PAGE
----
Anyways, on to the point. I’ve mentioned before that we are not very close with either of our families. (I’m sure I will dedicate a few more posts to that topic!). Anyways, I was thinking of unsupportive things people have said to us, and thought of another one from my own Dad. Before I go into what he said, I need to provide a little bit of info on my family. We are a blended family. My Dad has 2 biological kids – my brother and I. Both in our 30s, married, working professionals, and doing rather well for ourselves. He has 2 healthy kids. I am on the path to some sort of family, but who knows what that will look like. My Step-mom has 2 biological kids – my step-brother and step-sister. Both in their early 20s. She’s in university. He’s on a path to nowhere as he has failed out of multiple universities and has addiction issues.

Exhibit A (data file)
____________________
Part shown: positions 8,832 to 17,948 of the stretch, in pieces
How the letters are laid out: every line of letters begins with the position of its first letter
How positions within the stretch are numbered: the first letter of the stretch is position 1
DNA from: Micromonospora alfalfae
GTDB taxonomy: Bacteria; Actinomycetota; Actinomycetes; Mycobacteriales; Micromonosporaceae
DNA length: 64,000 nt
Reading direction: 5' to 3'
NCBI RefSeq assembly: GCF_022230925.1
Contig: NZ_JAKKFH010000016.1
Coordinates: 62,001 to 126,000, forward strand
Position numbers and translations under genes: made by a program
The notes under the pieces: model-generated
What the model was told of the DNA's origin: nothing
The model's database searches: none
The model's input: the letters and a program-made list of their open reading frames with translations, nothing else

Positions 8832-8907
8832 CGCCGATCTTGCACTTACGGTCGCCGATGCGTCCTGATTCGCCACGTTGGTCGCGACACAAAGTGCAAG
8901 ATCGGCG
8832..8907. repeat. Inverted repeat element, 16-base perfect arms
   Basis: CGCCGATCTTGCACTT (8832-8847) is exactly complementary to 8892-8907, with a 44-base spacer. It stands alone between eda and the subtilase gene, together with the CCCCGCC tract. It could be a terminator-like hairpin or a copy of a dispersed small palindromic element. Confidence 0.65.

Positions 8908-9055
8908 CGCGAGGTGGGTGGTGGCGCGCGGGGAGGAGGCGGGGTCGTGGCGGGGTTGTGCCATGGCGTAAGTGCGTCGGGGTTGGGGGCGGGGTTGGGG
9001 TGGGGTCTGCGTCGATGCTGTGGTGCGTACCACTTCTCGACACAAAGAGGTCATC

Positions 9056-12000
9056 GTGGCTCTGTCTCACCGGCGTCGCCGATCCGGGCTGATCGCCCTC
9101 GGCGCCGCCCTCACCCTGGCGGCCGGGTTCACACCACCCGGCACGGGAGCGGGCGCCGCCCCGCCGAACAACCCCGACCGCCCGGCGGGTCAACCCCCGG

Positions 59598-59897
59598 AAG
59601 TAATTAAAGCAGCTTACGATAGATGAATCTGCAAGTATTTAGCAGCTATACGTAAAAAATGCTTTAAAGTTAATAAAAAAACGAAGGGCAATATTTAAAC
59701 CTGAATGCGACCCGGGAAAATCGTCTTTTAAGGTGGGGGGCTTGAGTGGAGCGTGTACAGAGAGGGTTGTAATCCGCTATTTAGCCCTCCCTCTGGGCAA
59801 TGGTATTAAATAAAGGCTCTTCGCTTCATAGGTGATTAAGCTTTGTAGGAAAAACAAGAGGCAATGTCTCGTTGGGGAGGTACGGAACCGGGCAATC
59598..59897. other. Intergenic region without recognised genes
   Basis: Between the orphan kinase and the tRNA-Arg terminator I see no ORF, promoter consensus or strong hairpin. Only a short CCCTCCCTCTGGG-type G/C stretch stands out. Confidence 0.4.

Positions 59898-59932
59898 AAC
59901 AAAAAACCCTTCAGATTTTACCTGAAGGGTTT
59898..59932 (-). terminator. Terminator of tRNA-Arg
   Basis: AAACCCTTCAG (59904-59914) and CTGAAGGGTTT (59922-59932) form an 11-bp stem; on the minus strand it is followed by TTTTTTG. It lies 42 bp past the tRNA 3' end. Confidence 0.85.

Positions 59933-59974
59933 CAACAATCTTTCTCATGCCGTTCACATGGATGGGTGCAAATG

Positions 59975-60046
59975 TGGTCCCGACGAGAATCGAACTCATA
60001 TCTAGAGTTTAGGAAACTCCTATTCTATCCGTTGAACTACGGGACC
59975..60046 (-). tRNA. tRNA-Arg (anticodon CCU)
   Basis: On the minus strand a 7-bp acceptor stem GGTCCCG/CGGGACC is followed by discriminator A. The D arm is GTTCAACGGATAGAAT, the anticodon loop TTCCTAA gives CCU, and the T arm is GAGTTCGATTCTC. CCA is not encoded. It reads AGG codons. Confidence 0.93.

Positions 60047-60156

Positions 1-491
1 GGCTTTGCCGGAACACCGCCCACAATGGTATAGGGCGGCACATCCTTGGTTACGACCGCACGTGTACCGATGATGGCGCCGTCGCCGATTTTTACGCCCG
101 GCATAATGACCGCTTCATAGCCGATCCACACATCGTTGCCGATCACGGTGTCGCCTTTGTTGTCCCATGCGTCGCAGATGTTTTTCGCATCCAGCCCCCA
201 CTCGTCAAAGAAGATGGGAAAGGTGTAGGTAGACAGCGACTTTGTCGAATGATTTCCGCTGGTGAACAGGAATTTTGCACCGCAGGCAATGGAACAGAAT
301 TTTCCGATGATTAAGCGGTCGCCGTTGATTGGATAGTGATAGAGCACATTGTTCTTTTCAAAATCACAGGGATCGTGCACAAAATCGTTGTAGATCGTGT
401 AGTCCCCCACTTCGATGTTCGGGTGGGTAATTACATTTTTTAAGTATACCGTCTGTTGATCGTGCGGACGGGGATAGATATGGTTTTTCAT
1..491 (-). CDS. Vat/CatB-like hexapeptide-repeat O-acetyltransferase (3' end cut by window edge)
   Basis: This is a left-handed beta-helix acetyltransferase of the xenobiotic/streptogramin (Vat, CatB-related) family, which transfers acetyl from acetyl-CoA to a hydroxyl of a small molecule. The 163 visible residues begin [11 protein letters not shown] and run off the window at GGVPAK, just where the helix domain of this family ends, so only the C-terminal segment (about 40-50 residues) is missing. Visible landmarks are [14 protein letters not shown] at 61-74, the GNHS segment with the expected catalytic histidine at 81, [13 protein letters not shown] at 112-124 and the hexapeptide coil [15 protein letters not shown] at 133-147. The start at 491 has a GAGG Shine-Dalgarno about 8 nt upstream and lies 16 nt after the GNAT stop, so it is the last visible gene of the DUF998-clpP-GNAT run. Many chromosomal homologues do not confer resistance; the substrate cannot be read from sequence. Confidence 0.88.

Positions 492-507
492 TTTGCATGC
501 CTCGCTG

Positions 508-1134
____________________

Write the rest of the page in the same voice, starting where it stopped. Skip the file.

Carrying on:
Anyways, my Dad, with extended family around (who have no idea about our situation) said we have 2 kids who are lost in life and need to sort things out while clearly identifying myself and my step-brother.
A few things about this comment that bothered me to my very core:
- First, I wasn’t aware that I was lost in life, I just thought I don’t love my chosen career and I am coping with the loss of 4 babies (and I thought I was doing a pretty decent job of it all things considered). I had chosen to talk to talk to you about my career and family planning because I thought I could trust you and turn to you for support. Ops, I guess I was wrong based on that rather insensitive comment.
- Second, thanks for hinting to the extended family that we are going through something – we are really excited about getting to deal with the repercussions of that (is it sad, that I think sometimes it might be easier for everyone to think I’m an alcoholic, rather than have to explain our situation time and time again?). That was just awesome of you. Really it was.